To form the plural of substantives, adjectives and pronouns, Zamenhof took the letter -j, pronounced like E y, and thus created the often criticized forms chiuj tiuj bravaj homaj agoj, `all those brave human acts,' etc., in the accusative chiujn tiujn bravajn homajn agojn. The device is not taken from any living language, though it has a kind of prototype in ancient Greek. If we want to go to living languages to find a plural ending, we may leave aside -r, which is used to some extent in Sc, -e, which is found in D Sc, -en or -n, which is pretty frequent in D and Dutch (though in the latter language generally mute); and the choice thus is restricted to -i and -s. The ending -i is frequent in I R, whence it is known in E in a few loan-words: banditti, bolsheviki. This ending was selected in Ido (with omission of the substantival ending of the singular, thus homi from homo man), the reason being twofold: a vocalic ending was wanted in order to make the addition of the (Esp) accusative -n possible, and on the other hand the s-endings were used as in Esp for the verb. But any one whose choice is not determined by these two reasons is sure to prefer the ending -s, as it is much more international, being the regular mark of the plural in such important languages as E S P (F spelling), besides being used in an increasing number of words in D (kerls, autos, jungens) and Dutch.

Examples with various vowels before -s: home homes, homo homos, homa homas, temple temples, kasu kasus, alkali alkalis.

The same rule applies to adjectives as primaries (substantivized): bones, bonos, bonas (good ones, good men, good women), and also to pronouns treated in the same way: omnes omnos omnas, altres altros altras; tes those, with tos m., tas f., etc.

Thus even with personal pronouns, which are more or less irregular in other constructed languages, but are here beautifully regular: vu you (speaking to one person), pl. vus; les they, with the two-sex forms los and las. The only irregularity is found in the first person, where it is justified by the fact that "we" does not mean several "I's," but "I + someone else or several others," therefore me I, nus we. (If a king should ever speak in Novial, he might say nu as the singular of nus, a "pluralis majestatis in singulari.")

Secondary words (predicate verbs and adjuncts) never require any plural mark: li altri femas esed oldi the other women were old.

NOTE.- Z quite properly gave to his definite article the same ending as to his adjectives: la bona, but he also felt that it would be unsupportable to inflect it like adjectives (lajn bonajn homojn etc.) and therefore made la invariable: Ido was more consistent and made adjectives invariable too (la bona homi). But then Ido had difficulties with "substantivized adjectives" (adjectives as primaries), and there invented the unlucky device of inflecting the article, plural le bona, neuter lo bona.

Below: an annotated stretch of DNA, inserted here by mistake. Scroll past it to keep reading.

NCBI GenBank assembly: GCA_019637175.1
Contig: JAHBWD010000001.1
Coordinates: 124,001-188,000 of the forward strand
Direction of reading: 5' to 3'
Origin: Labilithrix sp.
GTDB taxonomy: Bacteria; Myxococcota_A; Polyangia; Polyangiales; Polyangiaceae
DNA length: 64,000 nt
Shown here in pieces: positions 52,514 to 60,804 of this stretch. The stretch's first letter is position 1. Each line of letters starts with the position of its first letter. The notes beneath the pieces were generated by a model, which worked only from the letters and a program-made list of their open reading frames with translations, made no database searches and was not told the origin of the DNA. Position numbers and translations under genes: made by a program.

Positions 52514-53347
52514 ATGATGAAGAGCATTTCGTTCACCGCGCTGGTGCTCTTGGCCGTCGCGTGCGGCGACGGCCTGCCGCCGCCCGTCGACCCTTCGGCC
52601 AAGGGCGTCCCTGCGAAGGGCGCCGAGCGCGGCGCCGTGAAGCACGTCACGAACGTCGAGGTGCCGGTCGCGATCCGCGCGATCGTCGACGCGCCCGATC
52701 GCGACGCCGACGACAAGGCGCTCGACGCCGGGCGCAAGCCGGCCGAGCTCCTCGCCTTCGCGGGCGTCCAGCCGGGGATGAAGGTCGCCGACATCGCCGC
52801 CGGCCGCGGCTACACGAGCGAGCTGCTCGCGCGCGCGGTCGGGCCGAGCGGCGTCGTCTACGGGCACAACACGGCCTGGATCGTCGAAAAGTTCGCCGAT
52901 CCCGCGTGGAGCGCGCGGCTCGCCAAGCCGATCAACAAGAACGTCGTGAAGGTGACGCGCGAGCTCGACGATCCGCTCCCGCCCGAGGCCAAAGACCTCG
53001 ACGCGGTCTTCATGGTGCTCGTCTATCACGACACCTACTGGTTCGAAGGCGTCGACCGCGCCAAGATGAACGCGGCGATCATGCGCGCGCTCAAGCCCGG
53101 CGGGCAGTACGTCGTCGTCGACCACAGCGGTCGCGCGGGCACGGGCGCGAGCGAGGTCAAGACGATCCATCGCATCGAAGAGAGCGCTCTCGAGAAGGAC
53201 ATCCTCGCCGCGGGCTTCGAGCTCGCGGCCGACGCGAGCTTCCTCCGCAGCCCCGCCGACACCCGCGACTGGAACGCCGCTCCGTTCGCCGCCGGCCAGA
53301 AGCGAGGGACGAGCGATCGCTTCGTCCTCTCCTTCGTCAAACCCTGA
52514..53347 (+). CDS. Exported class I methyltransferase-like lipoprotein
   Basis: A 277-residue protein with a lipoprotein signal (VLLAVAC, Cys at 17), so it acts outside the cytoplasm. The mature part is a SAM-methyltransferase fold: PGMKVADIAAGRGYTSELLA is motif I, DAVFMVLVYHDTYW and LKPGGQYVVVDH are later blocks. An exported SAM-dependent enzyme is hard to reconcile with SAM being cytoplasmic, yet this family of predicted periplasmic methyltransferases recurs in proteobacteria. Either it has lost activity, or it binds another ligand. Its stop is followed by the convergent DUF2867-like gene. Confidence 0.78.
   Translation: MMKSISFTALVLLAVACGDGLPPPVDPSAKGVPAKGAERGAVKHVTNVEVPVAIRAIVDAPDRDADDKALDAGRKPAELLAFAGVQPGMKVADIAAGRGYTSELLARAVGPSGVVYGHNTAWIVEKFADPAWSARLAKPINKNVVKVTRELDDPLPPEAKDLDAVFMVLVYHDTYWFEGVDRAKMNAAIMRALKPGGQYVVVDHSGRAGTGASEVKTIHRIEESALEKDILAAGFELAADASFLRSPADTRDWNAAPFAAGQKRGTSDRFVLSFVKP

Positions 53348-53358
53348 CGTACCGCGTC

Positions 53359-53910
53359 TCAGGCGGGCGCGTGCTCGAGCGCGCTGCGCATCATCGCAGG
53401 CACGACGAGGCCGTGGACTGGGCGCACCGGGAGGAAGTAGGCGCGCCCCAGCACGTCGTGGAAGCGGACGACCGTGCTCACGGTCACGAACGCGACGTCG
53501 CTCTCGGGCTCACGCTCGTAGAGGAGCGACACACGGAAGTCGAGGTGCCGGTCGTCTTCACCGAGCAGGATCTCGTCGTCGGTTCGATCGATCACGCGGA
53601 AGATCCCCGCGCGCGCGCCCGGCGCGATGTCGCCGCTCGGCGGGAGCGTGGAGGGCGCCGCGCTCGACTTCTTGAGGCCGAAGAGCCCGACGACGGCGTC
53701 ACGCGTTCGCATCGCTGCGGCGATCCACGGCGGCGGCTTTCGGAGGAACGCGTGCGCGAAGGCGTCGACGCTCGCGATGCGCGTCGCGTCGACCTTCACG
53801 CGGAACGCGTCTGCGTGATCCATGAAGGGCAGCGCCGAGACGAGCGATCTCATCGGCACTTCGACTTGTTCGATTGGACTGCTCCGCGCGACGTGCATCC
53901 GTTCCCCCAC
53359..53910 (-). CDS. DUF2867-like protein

Indefinite number.- A Japanese Idist once told me that his countrymen (and the Chinese as well) missed in the proposed international languages a form which was neither singular nor plural, and thus left the number indefinite. Now it is easy in N to make such forms by simply leaving out the final vowel, thus hom would mean "man or woman or men or women"; this would be particularly useful in the generic sense (i.e. when speaking of the whole species), e.g. leon es kruel, where we say indifferently `the lion is cruel' (or `a lion is cruel') or `lions are cruel.' Note further the following sentences in which we might use the indefinite number: Hir vort manka, a word, or some words, wanting here. Me non pove ama hom kel non estima me, I cannot love a man, or men, who does not (do not) esteem me. Les vadad a hem, they went home, i.e. each to his or her own home, or all to their common home. Yet I suspect that Europeans and Americans will make a very sparing use of this indefinite form. With the reflexive pronoun se (D sich) sex and number are always shown by the subject of the sentence and therefore require no formal indication: lo admira se he admires himself; la admira se she admires herself; les (los, las) admira se they admire themselves.

The uninflected article and adjuncts may be mentioned also as examples of the indefinite number.

Previous section of this chapter

Next section of this chapter Return to Contents Page

The original conversion of this page to digital form was made by James Chandler, who has given me permission to copy all Novial-related pages from his site. Except for correcting typographical errors and the necessary changes involved in migrating from his site (mainly URLs in links), this page is a direct copy from his site.
Please inform me of dead links and any other problems.
Last modified by B. R. Gilson ( June 5, 2009.
Sign up for your own site

Free web hostingWeb hosting